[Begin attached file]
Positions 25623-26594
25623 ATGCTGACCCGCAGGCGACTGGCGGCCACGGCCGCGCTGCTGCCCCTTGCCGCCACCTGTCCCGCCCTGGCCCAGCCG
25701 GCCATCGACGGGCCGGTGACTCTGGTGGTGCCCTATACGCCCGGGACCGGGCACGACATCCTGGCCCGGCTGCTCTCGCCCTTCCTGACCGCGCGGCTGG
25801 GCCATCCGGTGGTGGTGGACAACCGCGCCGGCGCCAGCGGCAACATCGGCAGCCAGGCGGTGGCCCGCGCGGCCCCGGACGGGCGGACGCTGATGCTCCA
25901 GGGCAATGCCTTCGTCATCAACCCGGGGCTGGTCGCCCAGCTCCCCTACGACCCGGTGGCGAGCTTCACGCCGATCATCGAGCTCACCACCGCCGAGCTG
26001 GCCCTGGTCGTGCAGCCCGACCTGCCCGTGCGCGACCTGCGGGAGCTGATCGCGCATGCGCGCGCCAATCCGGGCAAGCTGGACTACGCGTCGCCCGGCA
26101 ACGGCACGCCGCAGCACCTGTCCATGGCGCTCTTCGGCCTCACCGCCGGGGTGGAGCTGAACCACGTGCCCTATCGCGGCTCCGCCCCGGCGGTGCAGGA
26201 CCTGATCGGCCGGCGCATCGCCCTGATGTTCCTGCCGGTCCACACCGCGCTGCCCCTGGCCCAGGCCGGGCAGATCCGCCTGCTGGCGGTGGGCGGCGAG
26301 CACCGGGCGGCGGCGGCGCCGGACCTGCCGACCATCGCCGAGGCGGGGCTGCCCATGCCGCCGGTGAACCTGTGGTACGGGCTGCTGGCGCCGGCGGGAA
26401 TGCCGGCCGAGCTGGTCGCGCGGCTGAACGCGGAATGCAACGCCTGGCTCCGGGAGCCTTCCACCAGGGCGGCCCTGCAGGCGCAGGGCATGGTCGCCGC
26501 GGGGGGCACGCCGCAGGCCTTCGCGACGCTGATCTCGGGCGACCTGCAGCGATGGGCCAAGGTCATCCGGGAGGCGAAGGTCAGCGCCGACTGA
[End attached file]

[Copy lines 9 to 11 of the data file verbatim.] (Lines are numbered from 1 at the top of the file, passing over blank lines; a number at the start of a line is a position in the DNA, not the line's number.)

26301 CACCGGGCGGCGGCGGCGCCGGACCTGCCGACCATCGCCGAGGCGGGGCTGCCCATGCCGCCGGTGAACCTGTGGTACGGGCTGCTGGCGCCGGCGGGAA
26401 TGCCGGCCGAGCTGGTCGCGCGGCTGAACGCGGAATGCAACGCCTGGCTCCGGGAGCCTTCCACCAGGGCGGCCCTGCAGGCGCAGGGCATGGTCGCCGC
26501 GGGGGGCACGCCGCAGGCCTTCGCGACGCTGATCTCGGGCGACCTGCAGCGATGGGCCAAGGTCATCCGGGAGGCGAAGGTCAGCGCCGACTGA